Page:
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Source: Cinema Treasures
When it opened in 1927, the Hollywood was Detroit's second-largest theater seating well over 3400 patrons. It was built for the Cohen Brothers at a cost of over $2 million and was situated nearly a mile west of the long-established downtown entertainment district, Grand Circus Park. The architect, Charles N. Agree, designed this huge theater in the Spanish Renaissance style complete with a large balcony, stage, and orchestra pit, as well as a Barton organ. Its lobby was 60 feet tall, and the entire interior was full of multi-colored marble, gilded plasterwork, and valuable artwork.
Its facade, with twin minaret-looking towers, soared over Fort Street, and it originally had a large vertical marquee. Its standard original marquee was intricately decorated with a rainbow colored neon-lit swirling pattern. The Hollywood opened with the picture "Alias the Deacon", and for its first few years of operation, featured the Hollywood-Sunnybrook Orchestra, led by Sammy Diebert.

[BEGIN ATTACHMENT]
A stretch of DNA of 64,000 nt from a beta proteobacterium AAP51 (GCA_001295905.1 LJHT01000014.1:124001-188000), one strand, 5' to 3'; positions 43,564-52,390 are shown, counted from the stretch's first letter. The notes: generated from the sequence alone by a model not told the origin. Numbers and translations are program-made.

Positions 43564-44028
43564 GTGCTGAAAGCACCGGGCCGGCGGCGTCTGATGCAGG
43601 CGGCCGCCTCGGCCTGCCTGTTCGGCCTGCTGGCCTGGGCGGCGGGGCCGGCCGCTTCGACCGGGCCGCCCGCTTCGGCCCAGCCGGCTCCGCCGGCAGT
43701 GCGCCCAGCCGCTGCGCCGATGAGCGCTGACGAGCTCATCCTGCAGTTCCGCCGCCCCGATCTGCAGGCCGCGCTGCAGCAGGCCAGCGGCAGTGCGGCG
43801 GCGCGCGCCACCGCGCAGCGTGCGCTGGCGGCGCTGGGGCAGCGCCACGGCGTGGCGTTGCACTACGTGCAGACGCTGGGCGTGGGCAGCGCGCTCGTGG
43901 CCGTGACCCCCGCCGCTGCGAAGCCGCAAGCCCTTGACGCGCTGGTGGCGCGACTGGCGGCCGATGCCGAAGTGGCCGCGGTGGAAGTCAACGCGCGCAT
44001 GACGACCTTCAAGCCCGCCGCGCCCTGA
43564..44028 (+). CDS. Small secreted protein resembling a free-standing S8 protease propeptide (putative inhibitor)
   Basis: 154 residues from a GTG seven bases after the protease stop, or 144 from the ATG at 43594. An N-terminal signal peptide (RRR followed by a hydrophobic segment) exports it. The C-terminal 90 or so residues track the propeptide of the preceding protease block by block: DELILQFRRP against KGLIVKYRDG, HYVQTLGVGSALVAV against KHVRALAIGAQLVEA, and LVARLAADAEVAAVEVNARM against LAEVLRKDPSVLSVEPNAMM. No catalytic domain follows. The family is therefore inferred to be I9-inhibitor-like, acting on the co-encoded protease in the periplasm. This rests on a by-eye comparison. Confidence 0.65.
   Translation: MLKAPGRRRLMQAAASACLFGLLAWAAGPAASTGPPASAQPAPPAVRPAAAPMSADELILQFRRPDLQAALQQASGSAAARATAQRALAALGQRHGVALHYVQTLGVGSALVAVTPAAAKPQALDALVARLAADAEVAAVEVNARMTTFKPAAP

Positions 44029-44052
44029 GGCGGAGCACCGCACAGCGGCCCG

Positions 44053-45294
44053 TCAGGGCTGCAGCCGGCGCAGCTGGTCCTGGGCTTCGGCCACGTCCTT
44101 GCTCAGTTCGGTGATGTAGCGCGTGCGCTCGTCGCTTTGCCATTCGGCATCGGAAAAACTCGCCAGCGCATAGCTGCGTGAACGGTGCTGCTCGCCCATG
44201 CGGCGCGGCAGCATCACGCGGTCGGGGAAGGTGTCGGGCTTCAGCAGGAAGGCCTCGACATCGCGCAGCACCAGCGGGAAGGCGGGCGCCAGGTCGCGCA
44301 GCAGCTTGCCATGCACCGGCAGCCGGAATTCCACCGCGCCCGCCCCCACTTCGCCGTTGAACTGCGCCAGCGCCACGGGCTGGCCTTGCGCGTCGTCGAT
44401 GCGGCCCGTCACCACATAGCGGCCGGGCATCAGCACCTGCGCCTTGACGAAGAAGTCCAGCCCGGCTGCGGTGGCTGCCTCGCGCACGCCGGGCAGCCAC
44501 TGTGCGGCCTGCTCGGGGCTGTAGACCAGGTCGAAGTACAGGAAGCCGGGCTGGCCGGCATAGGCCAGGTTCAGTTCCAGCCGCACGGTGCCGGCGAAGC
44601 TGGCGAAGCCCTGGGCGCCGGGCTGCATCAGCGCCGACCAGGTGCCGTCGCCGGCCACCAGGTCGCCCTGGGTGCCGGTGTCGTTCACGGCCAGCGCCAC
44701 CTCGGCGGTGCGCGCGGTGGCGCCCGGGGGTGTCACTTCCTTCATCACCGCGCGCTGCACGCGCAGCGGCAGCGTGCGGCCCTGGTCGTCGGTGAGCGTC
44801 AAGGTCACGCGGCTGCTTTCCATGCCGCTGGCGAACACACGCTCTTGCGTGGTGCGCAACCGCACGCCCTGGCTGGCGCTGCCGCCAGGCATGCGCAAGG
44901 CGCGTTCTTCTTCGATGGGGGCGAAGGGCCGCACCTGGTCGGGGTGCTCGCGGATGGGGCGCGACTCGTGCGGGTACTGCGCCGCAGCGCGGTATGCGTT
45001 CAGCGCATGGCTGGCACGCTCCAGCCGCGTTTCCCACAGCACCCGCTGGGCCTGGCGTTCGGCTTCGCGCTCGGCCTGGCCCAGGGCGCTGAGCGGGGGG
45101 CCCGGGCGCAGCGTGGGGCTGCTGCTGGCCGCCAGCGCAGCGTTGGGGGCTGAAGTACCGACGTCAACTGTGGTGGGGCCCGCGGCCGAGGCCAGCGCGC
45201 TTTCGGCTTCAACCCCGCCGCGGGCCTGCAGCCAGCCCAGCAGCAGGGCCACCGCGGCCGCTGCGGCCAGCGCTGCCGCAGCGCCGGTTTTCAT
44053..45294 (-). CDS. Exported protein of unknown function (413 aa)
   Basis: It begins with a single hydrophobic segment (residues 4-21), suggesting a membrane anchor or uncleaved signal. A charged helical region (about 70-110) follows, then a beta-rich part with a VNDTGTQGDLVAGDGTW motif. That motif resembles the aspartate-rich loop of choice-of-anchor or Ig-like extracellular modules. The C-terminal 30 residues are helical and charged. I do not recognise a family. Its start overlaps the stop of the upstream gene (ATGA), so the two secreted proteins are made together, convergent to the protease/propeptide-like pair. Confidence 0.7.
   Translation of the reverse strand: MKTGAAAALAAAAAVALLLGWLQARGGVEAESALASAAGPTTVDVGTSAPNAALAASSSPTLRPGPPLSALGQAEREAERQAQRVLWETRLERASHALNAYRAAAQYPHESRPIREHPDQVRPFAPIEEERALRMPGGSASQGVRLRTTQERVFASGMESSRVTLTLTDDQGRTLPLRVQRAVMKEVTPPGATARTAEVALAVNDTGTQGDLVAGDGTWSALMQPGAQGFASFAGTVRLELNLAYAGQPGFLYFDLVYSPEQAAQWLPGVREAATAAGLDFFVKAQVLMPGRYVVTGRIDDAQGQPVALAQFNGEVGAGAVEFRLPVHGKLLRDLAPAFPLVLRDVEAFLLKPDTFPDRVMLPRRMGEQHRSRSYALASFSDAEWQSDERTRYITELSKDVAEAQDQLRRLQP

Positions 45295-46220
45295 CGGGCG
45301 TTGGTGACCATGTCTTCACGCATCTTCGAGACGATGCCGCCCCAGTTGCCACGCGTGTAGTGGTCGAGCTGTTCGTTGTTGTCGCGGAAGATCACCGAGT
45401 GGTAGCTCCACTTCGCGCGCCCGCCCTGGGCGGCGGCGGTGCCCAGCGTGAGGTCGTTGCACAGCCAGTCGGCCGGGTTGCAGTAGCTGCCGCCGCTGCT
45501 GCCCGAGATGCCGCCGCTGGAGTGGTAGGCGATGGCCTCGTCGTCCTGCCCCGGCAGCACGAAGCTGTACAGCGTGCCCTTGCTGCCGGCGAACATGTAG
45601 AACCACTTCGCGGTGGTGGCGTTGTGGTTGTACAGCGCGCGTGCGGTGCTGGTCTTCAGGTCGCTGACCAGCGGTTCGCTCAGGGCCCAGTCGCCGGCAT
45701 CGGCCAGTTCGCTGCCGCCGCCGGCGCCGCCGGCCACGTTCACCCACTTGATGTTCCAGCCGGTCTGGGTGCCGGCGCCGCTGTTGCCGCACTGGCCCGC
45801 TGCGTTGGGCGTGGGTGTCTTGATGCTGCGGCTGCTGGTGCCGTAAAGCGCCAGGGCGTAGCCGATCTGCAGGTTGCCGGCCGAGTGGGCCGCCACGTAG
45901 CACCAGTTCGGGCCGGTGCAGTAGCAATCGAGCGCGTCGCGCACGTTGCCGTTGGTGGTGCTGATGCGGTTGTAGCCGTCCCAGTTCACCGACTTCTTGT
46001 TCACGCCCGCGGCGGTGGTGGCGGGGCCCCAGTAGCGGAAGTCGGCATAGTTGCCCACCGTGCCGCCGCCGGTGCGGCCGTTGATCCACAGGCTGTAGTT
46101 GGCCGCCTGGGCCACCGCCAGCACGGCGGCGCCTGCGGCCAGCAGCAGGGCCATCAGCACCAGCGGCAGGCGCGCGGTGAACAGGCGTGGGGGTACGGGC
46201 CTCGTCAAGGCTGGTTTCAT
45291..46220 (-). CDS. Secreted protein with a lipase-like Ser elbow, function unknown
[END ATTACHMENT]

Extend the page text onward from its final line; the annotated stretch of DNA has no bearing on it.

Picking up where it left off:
Due to its somewhat out of the way location, as well as its never jumping on the widescreen boom of the Fifties, the Hollywood really never was very popular. It turned to a double-feature program in the 40s and 50s, in order to stay afloat, but this still made little difference. Its last two films were "The Flesh is Weak" and "Blonde Bondage" in 1958. Sadly, this largely forgotten treasure was razed in 1963 to make way for a parking lot.